In this way, the serpent appears together with Esculapio/Asclepio
and Higia(FIG 8-9), around the rod of
Esculapio and around the arms of Higia, as well as in the rod of Mercury (caduceus).
10. Something very common in the
Near East already since the IV Millennium: the divine powers, sometimes curative,
are associated to gods and godesses, such as Nergal,
Ningizzida, or the Phoenician Eshmun, from Hatra(FIG. 10).
In Phoenicia, the serpent biting its tail (Uroboros)
represents the never-ending passing of time, while in Egypt it symbolises the
infernal world (FIG.11).
We find representations of the serpent in the casites kudurrus.
Famous ones are the snakes in the vessel of Gudea.(FIG.12)
It is necessary to mention than in the Ancient Greece, and modern Greece, the
serpent has often been taken as a good spirit.
The Agathos Daimon or Good
Spirit was represented in the shape of a snake, and the snake was used as a
domestic animal and, amongst other uses, even as a scarf serpent around the neck to mitigate the extreme heat in the
The cobra, which is used nowadays in India by serpent-charmers (FIG.14) to attract the attention of tourists in
street shows, was in Ancient Egypt a great goddess, Wadjet her name.(FIG.15)
This goddess, one of the many in Ancient Egypt which borrowed the shape
of a serpent, appeared in the forehead of the Pharaohs, such as Tutankhamon
or others queens(Fi.g 16)
The serpent symbolised the power of the Pharaohs, and justified at the same time
their divine characteristics.
Fertility, healing, immortality, and magic are some of the main positive
attributions to this animal in its different species.
The serpent is sometimes demonised.
This is the case of Apopi, Re´s enemy,(FIG.17) the Babilonic Tiamat, Marduk´s enemy, or the
Biblical enemy of Yahvé.
In Mesopotamia, since IV Millenium B.C. (Ur),
there are feminine representations with snake-like featuresFIG.18).
everyone knows that another serpent, the god Amon shaped as one, was the father
of Alexander the Great. The legend
adds to the curative powers of the serpent the Western belief in the power of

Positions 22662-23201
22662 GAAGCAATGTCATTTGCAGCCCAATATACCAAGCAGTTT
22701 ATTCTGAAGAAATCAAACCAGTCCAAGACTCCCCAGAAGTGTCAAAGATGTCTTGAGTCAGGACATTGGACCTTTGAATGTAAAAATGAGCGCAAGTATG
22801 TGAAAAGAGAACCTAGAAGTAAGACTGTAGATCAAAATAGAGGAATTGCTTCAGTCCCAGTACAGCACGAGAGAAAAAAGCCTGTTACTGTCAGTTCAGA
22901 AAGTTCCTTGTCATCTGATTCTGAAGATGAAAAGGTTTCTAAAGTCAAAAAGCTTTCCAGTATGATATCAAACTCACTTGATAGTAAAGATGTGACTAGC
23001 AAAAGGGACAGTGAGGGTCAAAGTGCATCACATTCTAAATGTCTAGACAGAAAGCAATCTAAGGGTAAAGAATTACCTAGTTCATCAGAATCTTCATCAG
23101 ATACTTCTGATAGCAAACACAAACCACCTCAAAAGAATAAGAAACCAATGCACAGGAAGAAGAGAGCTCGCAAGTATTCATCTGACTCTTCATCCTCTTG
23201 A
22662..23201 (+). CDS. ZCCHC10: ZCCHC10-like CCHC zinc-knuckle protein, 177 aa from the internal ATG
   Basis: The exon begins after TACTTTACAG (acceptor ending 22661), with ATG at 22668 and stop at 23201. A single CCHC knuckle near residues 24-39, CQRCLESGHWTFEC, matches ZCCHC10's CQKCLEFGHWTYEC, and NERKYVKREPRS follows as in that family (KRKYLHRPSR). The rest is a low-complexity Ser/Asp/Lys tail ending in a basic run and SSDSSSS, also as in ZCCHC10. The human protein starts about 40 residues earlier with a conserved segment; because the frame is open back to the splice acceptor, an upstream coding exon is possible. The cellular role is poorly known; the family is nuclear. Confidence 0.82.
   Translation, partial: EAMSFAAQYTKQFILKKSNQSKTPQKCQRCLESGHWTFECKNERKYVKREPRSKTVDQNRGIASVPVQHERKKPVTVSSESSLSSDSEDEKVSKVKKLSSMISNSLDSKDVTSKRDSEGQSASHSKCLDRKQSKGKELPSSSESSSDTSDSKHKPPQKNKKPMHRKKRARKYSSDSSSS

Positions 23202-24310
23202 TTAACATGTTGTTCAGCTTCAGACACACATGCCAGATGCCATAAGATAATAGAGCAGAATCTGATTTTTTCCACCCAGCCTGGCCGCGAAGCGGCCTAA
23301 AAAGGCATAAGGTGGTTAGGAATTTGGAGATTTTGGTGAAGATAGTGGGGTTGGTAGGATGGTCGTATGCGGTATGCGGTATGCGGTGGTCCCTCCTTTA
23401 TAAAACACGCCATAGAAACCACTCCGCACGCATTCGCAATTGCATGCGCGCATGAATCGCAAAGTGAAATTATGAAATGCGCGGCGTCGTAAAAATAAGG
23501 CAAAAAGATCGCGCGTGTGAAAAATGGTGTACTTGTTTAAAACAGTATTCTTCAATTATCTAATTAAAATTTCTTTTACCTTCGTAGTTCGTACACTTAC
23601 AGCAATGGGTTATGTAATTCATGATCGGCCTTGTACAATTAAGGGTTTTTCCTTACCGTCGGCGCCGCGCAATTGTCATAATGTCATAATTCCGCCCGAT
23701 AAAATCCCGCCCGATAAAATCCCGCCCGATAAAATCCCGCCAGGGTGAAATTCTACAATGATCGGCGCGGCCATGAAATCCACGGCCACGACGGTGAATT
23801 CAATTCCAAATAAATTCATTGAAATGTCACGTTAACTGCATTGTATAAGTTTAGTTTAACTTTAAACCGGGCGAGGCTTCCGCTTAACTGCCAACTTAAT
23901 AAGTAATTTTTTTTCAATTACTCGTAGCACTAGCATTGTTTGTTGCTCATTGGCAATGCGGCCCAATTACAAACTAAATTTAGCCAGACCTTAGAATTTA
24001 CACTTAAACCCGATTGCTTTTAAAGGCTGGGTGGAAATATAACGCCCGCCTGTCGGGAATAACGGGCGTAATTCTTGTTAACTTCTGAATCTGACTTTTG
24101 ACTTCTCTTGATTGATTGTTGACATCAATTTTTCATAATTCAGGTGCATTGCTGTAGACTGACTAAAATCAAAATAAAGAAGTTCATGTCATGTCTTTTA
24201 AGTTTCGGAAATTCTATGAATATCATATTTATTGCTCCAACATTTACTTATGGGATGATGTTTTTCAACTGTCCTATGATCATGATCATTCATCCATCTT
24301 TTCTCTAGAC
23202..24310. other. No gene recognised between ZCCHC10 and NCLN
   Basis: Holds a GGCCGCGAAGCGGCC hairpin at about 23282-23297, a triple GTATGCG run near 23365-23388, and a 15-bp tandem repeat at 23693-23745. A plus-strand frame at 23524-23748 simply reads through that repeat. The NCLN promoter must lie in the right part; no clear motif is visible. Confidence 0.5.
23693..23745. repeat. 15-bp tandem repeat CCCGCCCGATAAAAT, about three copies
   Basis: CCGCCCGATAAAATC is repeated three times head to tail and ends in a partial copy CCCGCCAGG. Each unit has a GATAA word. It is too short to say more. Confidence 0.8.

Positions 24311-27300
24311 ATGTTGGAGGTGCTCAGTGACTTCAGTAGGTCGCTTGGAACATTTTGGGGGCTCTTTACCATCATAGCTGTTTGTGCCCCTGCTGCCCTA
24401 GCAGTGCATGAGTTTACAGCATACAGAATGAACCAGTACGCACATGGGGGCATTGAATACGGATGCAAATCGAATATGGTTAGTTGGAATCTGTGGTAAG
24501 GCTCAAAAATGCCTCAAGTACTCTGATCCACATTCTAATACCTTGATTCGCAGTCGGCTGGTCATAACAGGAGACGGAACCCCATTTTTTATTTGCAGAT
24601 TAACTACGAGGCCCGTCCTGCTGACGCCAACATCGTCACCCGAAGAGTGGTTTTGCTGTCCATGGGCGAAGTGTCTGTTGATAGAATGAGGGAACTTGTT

fertility and fecundity that in the Ancient Near East and Ancient Egypt some
goddesses had. Some of these gods/goddesses
were represented in the company of a serpent, or were even serpent-shaped
themselves, while the cobra was the protector of the pharaoh.
Serpent in the Near East
what refers to literary sources, the oldest testimonies of serpents are possibly
those coming from Excavations at Susa, published by P. Toscane,
author interested in the interpretation of the myth of the serpent in paradise
or the bronze serpent of Mosses.
of the primitive Sumerian ideograms representing “the serpent” that we know
Snake Head from Susa, with the archaic sign
primitive ideogram. Read as MUS.
to the archaic forms
ideogram is the origin of the sign
SIR, with a general sense of “to be or to become long, big, tall, to extend,
to go far, to take”, with its translations ARKU, BAQAMU, RUQU, SABATU.
sign got transformed into ……
with its qunu and became the
long, to become long” and
the qunu, III, which completes the compounded sign
is equivalent to the modern sign
is read as MUS (Sumerian and Babilonic Asirian, and bûs in eblaitic,
and SIRU, serpent or SERRU/SERU, sometimes accompanied of specifications.
In the group of words derived from this one would be sarsaru,
“big serpent”, sippu in
Acadian, “serpent”, basmu,
“venomous serpent” and “mythic serpent with fabulous partcularities”,
which corresponds almost exactly to the Ugaritic btn,
“serpent”. For Mayer Modena,
the origin of the word is found again in the Hebraic srr
and in the Arabic darra, with the
meaning of “to tie, to force together by means of a tie”.
root is clearly distinguished in Acadian, with the word serretu/serrate.
This is related to the Semitic root that is found as well in the Hebrew term srr,
with a basic meaning of “to tie,
to link together with a bond”, which indicates the use of a rope to carry
animals by their nose, or a nose ring, “brida” or “rope”, in general.
This subject would be related to the well-known “knot magic” or magic
of the knots”, which symbolic value is comparable to that of the imitative
magical spells that the wizard would cast to undo any magic enchantments.
All these knots are synonyms of illnesses, of death, of enchantment. In
the Semite world and Mesopotamia in general, the knots and laces are found
interchangeably with witchcraft, wizardry, and popular medicine.